#2 The Maze Crawler will be released November 5, 2018 digitally and on CD through Bandcamp at https://skumbagh.bandcamp.com/music. Some people might love this album and some might think it sounds bizarre. However, it’s a heavy one and every song sounds different a little than the next. Give more than one track a try and jam this shit out real loud in the car. That was my post mixing intention. I got slow ones, mid-tempo and fast ones. Vocally I covered some different ground too, especially with different clean gritty tones that blend with the signature style of screaming vocals I usually do. I Hope some people enjoy this album and give it chance. Either way, I will add it to my discography of metal creations.
You have a prolific musical output between all your various projects. Where does your inspiration come from?
Everything I experience in life comes out in the music I write during that period of time. I listen to a lot of different genres of metal music. I sometimes have a metal radio station playing in my head with rhythms sporadically changing at all times. I rarely have issues with songwriting. No blockage of that yet… It might just be some kind of metal schizophrenia that keeps me addicted to writing songs.
In bands such as Kaos Reign or Penitentary (Editor’s Note: creative spelling is intentional) where we practice a lot at rehearsal, there are random moments, where we freestyle a jam and next thing you know it sounded awesome so that we used it — that’s how the song “Mercy” by Kaos Reign was born. We kept the tape recorder rolling and just made shit up on the fly together. It feels like there are endless approaches to writing. I get pretty detailed when I am writing and recording and I usually map out the structure first. I have many systems and different ways of doing this.
Now in my mid 30s, I never would have imagined I would still be a metal musician. I never wanted to be a rockstar nor be famous. I am always trying to fill the void of space, pain, fear, depression and boredom. These days I need distraction more than ever as I suffer from severe chronic pain and neuropathy in my guitar picking hand. Creating music is the best therapy I could do for my nerve damage and it is physical therapy. I use a banjo thumb guitar pick these days because it wraps around the finger because if I do not, I will drop the guitar pick within 2 minutes of a song because of the weakness in my right hand. I only perform with very light featherweight guitars such as a Dean or Gibson Firebird rather than the heavy wooden guitars such as a Schecter Damien. If I use my old Schecter guitar for example, I would be in a lot of pain afterwards.
I mentally push myself too much because If I am not distracted enough sometimes, it can really hurt my state of well-being. Metal is my passion. It is my sport and my entertainment. I hope I can do it forever and progress with it… But is that realistic to do this forever? I also need to find another passion some day to either replace it or blend along with it. Metal is my medication and without it, I do not know how I would cope with all the issues I have in my life. My philosophy is that we need to try to live and do as much as we can before it is all over. One day it will be over for all of us. I have so much pain, which in general holds me back. However, it also makes me who I am these days… Whoever that might be.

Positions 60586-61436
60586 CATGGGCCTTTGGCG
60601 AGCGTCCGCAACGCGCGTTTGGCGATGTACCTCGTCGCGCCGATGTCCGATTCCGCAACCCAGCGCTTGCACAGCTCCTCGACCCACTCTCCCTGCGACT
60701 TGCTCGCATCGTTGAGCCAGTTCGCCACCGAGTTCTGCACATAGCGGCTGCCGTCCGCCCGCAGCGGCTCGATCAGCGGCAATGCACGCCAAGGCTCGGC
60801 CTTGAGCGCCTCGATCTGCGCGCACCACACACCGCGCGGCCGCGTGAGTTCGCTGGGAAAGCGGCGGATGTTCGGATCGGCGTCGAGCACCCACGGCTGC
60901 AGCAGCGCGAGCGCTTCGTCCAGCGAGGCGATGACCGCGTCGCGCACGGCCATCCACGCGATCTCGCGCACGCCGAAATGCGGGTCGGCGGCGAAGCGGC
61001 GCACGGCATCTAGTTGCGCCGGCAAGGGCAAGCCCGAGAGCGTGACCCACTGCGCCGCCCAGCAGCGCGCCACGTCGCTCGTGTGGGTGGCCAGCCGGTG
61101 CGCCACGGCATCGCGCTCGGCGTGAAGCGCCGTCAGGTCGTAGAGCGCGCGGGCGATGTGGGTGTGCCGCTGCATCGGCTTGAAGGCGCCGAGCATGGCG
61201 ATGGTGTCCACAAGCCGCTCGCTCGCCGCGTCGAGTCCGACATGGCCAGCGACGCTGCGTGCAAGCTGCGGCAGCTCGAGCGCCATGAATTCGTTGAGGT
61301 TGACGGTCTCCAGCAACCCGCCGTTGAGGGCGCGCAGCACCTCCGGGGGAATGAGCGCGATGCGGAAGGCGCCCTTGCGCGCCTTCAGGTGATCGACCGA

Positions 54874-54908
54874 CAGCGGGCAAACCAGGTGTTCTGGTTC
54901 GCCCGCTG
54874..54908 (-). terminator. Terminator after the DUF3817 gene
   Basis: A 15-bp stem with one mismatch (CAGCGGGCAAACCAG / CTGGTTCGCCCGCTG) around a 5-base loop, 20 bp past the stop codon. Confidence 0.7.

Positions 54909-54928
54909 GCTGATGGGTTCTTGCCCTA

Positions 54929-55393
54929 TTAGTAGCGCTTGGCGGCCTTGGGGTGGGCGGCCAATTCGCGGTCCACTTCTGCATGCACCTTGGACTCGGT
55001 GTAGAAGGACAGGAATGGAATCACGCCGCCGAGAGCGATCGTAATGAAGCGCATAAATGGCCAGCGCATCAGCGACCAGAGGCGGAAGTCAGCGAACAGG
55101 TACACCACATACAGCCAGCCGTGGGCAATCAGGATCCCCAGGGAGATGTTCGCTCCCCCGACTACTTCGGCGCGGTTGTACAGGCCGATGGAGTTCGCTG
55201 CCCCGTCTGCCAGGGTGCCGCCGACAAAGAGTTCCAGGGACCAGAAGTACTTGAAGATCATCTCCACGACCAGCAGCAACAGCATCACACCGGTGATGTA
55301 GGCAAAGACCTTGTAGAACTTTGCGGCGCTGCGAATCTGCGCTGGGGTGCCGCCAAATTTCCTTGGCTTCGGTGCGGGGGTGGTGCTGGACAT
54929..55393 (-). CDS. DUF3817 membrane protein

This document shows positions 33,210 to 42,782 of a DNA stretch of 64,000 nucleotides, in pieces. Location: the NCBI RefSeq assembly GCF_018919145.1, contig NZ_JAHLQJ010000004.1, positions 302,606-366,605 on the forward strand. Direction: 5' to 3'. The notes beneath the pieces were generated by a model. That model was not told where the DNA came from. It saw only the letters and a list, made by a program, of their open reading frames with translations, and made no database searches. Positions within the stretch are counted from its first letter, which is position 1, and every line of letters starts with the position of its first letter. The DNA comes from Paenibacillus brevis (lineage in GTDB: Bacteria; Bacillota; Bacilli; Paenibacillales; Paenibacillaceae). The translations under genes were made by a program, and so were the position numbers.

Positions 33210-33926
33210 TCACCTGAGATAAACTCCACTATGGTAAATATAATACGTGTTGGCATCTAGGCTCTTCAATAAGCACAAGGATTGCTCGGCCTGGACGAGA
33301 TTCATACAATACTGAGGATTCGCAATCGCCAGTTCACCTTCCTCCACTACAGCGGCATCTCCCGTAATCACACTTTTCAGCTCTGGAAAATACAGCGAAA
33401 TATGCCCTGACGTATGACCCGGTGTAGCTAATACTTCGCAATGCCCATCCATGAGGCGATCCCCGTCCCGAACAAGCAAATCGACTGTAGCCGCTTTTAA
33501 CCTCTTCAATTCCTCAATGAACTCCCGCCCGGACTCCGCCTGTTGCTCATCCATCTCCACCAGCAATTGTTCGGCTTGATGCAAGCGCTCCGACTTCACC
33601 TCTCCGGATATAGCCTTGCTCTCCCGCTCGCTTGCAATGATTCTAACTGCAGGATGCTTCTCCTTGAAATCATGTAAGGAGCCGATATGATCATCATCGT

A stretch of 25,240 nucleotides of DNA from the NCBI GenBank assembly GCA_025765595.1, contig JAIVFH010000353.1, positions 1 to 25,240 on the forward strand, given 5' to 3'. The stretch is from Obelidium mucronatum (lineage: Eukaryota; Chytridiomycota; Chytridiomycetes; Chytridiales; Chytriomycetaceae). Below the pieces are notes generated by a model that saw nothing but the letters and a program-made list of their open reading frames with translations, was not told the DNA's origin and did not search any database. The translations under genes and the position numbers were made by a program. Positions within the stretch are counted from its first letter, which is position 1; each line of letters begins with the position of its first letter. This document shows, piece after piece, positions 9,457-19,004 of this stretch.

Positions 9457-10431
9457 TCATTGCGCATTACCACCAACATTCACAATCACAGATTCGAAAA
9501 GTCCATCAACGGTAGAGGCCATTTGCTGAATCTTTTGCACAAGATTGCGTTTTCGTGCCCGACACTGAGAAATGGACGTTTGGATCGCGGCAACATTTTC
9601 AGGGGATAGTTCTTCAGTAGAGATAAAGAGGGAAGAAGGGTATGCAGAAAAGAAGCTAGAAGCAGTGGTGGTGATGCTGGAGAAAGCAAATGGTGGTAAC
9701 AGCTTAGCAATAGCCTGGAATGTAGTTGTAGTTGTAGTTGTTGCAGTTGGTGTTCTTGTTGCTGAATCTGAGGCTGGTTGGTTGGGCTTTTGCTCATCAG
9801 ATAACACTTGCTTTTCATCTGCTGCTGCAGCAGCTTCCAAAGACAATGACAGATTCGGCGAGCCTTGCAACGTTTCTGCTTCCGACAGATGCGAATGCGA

What is your main band Kaos Reign working on right now?
We have a lot of things in the works. I am sitting on the best-sounding recording of another full-length album of 11 tracks. I had this idea to re-record our favorite tunes from the first two albums and include a couple new ones. We’ve evolved the old songs in terms of tempo and performance so it was worth re-recording them in a new light. I can’t wait until people hear what we have done to these songs. They breathe new life all around. We have 3 new songs as a bonus added to it. Chris and I have gotten better at recording and we did a great job on this album. The new song “Bonescraper” is killer and means a lot to me about surviving my spinal injuries and then being reborn. We do not have a release date as of yet because we have to fix a few small things. This bonus album will be called, Alive at Practice 2018. Stay tuned.
Also, we hope to have more media on the way to YouTube. I have to finish the music video for “Dispatch the Threat” as I am dealing with some editing issues that I will conquer shortly. We were really proud of our latest album, Epiphany, and want to continue to promote it. I think more Metal fans need to hear it. I will be focusing on a lot of promotional things such as lyric and music videos as well as playing some more live shows. We also plan to offer more merchandise in the near future.
After all that, the plan is to write and record another Kaos Reign album. Whenever that happens, it has to be even better than Epiphany. We’ve all thought that the next album needs to be our Master of Puppets. I am thinking it will be a much more aggressive album and it should include two desolate melodic ballads. I think we are all getting better over the years, so I can’t wait to see how the future unfolds musically for Kaos Reign. Behind the scenes, I am sure I will be filling the vault with new songs that we hope to release eventually. We have progressed in every way each album, so why stop now? We should always create music that we would listen to. We have done that from the start with almost 40 songs in total to date. I couldn’t be more proud of what we have accomplished as a band.